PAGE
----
laymen, appointed by co-option, and the regional consistories one grand rabbin and three laymen. They were elected by 25 "notables" of the area who were designated by the members and confirmed in office by the local prefects. All nominations were subject to the approval of the government. Each head of a Jewish family was obliged to pay dues to the consistories. The budget was intended to cover the expenses of the Jewish religion in the narrow sense, i.e., the salaries of the rabbis and the maintenance of synagogues and their appurtenances. Welfare and educational activities were not included in the regular budget. The function of the consistories, according to the decree of 1808, was "to ensure that no assembly for prayers should be formed without express authorization, to encourage the Jews in the exercise of useful professions and refer to the authorities those who do not have an acknowledged means of livelihood, and to inform the authorities each year of the number of Jewish conscripts in the area." All those who wished to remain Jews had to register with the consistory. The duty of the rabbis was "to teach religions and the doctrines included in the decisions of the Great *Sanhedrin, to call for … obedience to the laws, especially … those related to the defense of the fatherland … and in particular, every year, at the time of conscription, to induce the Jews to consider their military service as a sacred duty" in the performance of which they were exempted from any religious observances with which it could not be reconciled. The Jewish leaders generally accepted these regulations, which restored authority to the Jewish communities and also – an innovation in Western and Central Europe – gave them a centralized organization on the national scale. The consistories appointed a "commissioner" for each congregation whose absolute and often petty-minded authority replaced the traditional authority of the parnasim and who often clashed with the rabbis. Later, however, the system was dropped and thus the old communal organization continued to exist.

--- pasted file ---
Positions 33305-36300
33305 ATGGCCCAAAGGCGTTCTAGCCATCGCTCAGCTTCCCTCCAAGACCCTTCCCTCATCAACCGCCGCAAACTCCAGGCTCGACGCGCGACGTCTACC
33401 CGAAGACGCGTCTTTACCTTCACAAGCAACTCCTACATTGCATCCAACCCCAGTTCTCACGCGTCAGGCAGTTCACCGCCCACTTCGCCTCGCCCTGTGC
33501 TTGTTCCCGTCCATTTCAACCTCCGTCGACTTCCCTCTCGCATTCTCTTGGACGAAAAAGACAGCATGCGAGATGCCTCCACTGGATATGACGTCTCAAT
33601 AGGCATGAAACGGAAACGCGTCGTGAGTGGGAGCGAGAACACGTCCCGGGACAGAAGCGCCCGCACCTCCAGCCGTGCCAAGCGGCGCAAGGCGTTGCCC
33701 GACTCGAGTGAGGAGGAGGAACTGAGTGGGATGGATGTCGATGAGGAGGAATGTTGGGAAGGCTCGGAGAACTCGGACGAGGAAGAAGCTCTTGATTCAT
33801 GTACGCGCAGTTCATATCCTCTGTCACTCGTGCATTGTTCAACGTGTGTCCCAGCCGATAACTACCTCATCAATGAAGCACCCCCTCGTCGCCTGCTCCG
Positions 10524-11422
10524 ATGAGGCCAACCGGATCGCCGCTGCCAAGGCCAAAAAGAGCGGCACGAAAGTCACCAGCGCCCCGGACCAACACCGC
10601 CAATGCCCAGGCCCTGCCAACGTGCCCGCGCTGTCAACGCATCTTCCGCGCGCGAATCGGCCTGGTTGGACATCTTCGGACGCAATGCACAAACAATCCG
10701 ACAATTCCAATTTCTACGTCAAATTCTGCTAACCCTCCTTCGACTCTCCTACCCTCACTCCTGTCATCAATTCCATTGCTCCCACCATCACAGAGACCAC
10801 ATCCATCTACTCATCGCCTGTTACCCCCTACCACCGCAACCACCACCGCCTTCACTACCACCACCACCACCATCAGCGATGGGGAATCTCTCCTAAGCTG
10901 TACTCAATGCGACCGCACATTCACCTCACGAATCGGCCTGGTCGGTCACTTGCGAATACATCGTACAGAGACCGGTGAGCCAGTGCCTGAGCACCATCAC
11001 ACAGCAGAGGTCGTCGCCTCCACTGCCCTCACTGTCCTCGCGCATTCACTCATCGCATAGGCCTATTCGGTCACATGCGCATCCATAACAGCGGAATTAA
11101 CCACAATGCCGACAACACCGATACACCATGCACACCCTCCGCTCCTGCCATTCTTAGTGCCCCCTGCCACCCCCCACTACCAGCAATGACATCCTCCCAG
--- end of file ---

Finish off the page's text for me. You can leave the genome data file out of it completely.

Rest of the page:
The decree of December 1808 established regional consistories in Paris, Strasbourg, Wintzenheim, Metz, Nancy, Bordeaux, Marseilles, Mainz, Treves, Coblenz, Krefeld, Turin, and Casal. In 1810 the annexation of central Italy brought the temporary addition of three new consistories, and in 1812 the annexation of Holland and a further portion of Germany added seven additional consistories. After the fall of Napoleon the communities of Belgium, Luxembourg, and Westphalia retained the consistorial system. New consistories were created in Saint-Esprit (Bayonne) in 1846 and in Lyons in 1857. The central consistory of Algiers and the regional consistories of Oran and Constantine were founded in 1845. They were linked to the metropolitan organization as three consistories of equal status in 1867. In 1872, after the annexation of Alsace-Lorraine to Germany and the consequent influx of Alsatian refugees, new consistories were founded in Lille and Vesoul.